China has what all governments long for: the Great Fire Wall (GFW) to keep undesirable information out, and a Propaganda Mill to manufacture what it wants its people to know…


Wei Xing , the former editor-in-chief of Sixth Tone in his article ‘Mike Pompeo’s Dad was a Hunanese Bandit’ and other real fake news has explained how China has built its fake news machinery to fill the information vacuum between China and news from the rest of the world.

The GFW refers to a series of legislative and technological barriers that allow the CCP and the Chinese government to control the flow of information and regulate the domestic internet. China has over 800 million internet users and each one of them is subject to the world’s most sophisticated censorship system – The Great Firewall.

The GFW blocks access to multiple foreign social media platforms such as Facebook and Twitter and also does not allow access to the widely used online messaging platform WhatsApp. It also allows the CCP to block access to foreign media sources, further allowing it to keep the Chinese people in the dark and enables it to control how much and what exactly the Chinese people hear of the outside world.

The GFW is a major component but is only of the components used by the CCP to monopolize information. A massive chunk of CCP’s information control mechanism consists of disinformation, fake news, and censorship. These practices are rampant in almost all sources of information – from social media to television and even print. The internet and the advancements in technologies have given people access to news and information from all around the world, and when people can have accurate information about happening in the world, they can attain a better understanding of international events that impact them. Wei Xing , the former editor-in-chief of Sixth Tone in his article ‘Mike Pompeo’s  Dad was a Hunanese  Bandit’ and other real fake news has explained how China has built its fake news machinery to fill the information vacuum between China and news from the rest of the world. In the article , he has stated that “When citizens have accurate information about their country , it’s only then that they can adopt a rational, open-minded worldview.”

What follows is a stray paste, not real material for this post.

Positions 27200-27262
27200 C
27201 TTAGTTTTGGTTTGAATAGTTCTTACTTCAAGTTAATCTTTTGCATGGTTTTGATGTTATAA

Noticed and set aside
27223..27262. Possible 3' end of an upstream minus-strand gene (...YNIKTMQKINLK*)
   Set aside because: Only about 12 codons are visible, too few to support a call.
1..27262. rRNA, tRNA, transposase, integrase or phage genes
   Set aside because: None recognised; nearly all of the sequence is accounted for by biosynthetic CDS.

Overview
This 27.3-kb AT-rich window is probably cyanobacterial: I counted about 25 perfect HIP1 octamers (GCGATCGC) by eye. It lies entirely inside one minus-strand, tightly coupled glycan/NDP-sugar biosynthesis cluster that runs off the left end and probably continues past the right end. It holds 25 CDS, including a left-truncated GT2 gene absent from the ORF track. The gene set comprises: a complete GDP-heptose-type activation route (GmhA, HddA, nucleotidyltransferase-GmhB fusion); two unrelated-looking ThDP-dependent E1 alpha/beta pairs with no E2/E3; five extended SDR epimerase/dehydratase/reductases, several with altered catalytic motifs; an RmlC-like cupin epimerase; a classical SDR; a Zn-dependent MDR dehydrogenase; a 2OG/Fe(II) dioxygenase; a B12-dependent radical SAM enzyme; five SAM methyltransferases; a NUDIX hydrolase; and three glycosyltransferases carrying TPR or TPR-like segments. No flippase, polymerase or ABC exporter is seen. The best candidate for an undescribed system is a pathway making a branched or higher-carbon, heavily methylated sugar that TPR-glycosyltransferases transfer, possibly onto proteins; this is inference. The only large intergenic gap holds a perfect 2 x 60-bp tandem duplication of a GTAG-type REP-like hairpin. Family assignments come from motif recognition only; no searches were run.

The CCP has historically considered the media as a means of advancing its political agenda and narrative. The CCP has always been anxious about online media portals such as Litchi News, Shanghai-based The Paper, Southern Weekly, and others like them because these platforms are not directly controlled and funded by CCP, like Xinhua and CCTV. As per the Australian Strategic Policy Institute, Xi Jinping is utilising the ideology of ‘struggle’ to mobilize aggressive nationalism among the Chinese people. This has now become a central part of his rule. Thus, to inspire nationalism , the CCP must promote narratives that make China look good, effectively deflect blame away from it and criticize the actions of the West.

The party fiercely wishes to maintain absolute power over the Chinese people, in the regard it believes that giving free access to information to people will threaten its monopoly on power. Therefore , it wishes to keep the Chinese people in the dark and cut off from the rest of the world. The CCP only allows the people to see what they wish the people to see by propagating narratives that benefit the Party and criticises the West. These exposes have also highlighted that in addition to running global disinformation campaigns, the CCP also runs domestic disinformation campaigns so that the general public remains oblivious of the atrocities the CCP commit against the Chinese people, further bulwarking international criticism and domestic discontent.


The Great Firewall of China is one major cause of the Splinternet…

The Great Firewall of China (GFWsimplified Chinese: 防火长城; traditional Chinese: 防火長城; pinyinFánghuǒ Chángchéng) is the combination of legislative actions and technologies enforced by the People’s Republic of China to regulate the Internet domestically. Its role in Internet censorship in China is to block access to selected foreign websites and to slow down cross-border internet traffic.[1] The effect includes: limiting access to foreign information sources, blocking foreign internet tools (e.g. Google search,[2] Facebook,[3] Twitter,[4] Wikipedia,[5][6] and others) and mobile apps, and requiring foreign companies to adapt to domestic regulations.[7][8]

Besides censorship, the GFW has also influenced the development of China’s internal internet economy by nurturing domestic companies[9] and reducing the effectiveness of products from foreign internet companies.[10] The techniques deployed by the Chinese government to maintain control of the Great Firewall can include modifying search results for terms, such as they did following Ai Weiwei’s arrest, and petitioning global conglomerates to remove content, as happened when they petitioned Apple to remove the Quartz business news publication’s app from its Chinese App Store after reporting on the 2019–20 Hong Kong protests.[11][12]

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